Cavs' Kyrie Irving: 'Just crazy to think that we're still in first place'

CLEVELAND -- The Cleveland Cavaliers dominated the Brooklyn Nets 107-87 on Thursday, closing out a month that featured all sorts of headline-grabbing off-the-court stories, from subtweets, to a Miami trip, to talk of another LeBron James-led super team, to even a publicized breakup.

And after it all, Kyrie Irving offered a reminder of how he continues to view the Cavs' chances for postseason success.

"Everything surrounding our team is just crazy to think that we're still in first place and we're still the team to beat, honestly," Irving said. "Regardless of what anybody else says of what we need and what we don't need and what we need to get better at -- us, internally, we know that we have to improve on a lot of things, but we've just got to handle business as professionals and continue to get better."

Irving was then asked if he meant that Cleveland was the team to beat in the East or in the entire league, over the likes of the Golden State Warriors and San Antonio Spurs.

"I feel like we're the team to beat," Irving said. "I mean, honestly, it's open season until we get into the playoffs, so I have a lot more confidence than I think anyone realizes in our team and what's going on in our locker room."

Playing through an illness Thursday, Irving scored 10 points on 4-for-14 shooting and had three assists for the Cavs, who lead the Eastern Conference by 2 games over the Toronto Raptors.

It was Irving's breakup with R&B singer Kehlani that received the most attention this week, with Irving acknowledging the split with a series of tweets late Wednesday night, which he later deleted. He was asked if he was having a hard time managing his life away from basketball.

"It hasn't been difficult," Irving said. "I've been through a ton of adversity in my life. There's nothing anything or anyone can say that I can't get through. I've been through enough already in my short 24 years that most people can say for their whole entire lives. For me, it's just coming to work every single day, doing what I need to do in order to provide for my family and be there for my brothers."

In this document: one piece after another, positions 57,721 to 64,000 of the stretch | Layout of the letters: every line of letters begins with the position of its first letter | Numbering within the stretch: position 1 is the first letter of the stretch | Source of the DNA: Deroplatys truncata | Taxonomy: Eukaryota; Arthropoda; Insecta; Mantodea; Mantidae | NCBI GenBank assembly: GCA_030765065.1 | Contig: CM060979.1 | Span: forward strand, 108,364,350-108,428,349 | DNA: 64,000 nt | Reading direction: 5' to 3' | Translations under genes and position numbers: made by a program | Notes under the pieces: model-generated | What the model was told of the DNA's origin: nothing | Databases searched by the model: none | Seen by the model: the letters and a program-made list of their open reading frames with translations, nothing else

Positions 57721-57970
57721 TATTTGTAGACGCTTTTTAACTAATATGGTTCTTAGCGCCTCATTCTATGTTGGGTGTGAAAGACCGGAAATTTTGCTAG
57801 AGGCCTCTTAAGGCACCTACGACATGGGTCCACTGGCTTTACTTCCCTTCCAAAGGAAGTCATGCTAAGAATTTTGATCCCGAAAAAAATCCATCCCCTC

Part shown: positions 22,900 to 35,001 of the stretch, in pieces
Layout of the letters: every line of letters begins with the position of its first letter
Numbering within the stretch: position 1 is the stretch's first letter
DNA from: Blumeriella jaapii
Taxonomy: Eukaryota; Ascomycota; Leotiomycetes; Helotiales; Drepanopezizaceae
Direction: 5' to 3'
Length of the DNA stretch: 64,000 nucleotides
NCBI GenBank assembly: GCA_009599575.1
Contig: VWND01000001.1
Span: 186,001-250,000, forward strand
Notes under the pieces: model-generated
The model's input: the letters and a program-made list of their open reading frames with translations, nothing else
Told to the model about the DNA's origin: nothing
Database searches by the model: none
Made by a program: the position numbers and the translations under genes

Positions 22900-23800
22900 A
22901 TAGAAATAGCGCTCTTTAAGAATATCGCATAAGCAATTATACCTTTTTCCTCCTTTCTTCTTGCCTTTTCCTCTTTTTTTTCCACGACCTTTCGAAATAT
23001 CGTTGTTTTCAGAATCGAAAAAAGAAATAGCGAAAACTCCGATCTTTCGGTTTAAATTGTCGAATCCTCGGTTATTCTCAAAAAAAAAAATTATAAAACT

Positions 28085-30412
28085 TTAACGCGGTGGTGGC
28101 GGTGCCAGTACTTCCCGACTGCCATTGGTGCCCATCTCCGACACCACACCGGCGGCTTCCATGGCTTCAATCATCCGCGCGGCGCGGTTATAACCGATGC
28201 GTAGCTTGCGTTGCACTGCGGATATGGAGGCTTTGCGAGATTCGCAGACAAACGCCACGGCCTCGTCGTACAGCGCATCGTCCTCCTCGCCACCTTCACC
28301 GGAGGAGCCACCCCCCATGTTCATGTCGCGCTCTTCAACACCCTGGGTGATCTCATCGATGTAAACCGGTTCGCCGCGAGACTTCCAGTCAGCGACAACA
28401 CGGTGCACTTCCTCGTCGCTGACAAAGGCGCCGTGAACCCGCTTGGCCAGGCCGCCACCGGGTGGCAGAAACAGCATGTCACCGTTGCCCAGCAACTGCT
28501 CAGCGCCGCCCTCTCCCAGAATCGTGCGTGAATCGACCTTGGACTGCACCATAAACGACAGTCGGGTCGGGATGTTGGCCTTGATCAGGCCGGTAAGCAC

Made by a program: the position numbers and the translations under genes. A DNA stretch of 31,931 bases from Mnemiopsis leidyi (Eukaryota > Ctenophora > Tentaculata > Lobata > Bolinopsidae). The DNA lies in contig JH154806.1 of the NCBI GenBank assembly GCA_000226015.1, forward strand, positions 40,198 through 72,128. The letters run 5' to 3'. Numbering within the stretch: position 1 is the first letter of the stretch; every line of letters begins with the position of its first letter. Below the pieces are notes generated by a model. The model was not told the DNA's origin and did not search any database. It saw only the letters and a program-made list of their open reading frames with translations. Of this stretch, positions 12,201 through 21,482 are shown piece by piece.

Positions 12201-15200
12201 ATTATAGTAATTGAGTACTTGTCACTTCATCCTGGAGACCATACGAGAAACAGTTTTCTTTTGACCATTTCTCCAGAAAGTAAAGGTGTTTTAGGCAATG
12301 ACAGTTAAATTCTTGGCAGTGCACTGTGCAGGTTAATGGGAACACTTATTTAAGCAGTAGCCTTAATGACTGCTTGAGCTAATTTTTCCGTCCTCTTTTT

The Cavs went 11-5 in March, looking very good in wins against solid teams such as the Boston Celtics and Los Angeles Clippers and looking dreadful in losses to a depleted Memphis Grizzlies team and a hapless Nets squad last week in Brooklyn.

Nevertheless, James generally agreed with Irving's statement.

"I think we're all confident in our ability when we're playing at a high level," James said. "We want to continue to use the games to continue to get better as the postseason starts if we can and make a run at it."

He then said he has "no idea" why the Cavs, despite their strong record, have the reputation of a struggling team.

"One thing for me, I can control what I can control, and that's just how well our team prepares and goes out every night," James said. "I don't think there's been too much bad. I think people get caught up on what's going on on the outside, and I focus on what needs to be done inside the locker room.

"For me, I don't get caught up in it too much, because I don't listen to it or hear or watch it. I don't really watch any sports with the volume up. I think how you want to approach it and how you want to be perceived or whatever the case may be, but we've had a damn good season to this point, and we want to continue that."

The victory over Brooklyn brought the Cavs' record to 53-22, matching their season record from a year ago with seven games left to play.

"I think it's a credit to the players," Cavs coach Tyronn Lue said. "I think they've done a great job, like you said, winning 53 games last year and now having 53, having a chance to get more than that this year. ... You've just got to keep working to continue to get better. Like I told guys before the game, we win tonight's game; we had an 11-5 month, which I'll take. All these back-to-backs this month, being 11-5 out of 16 games is pretty good."

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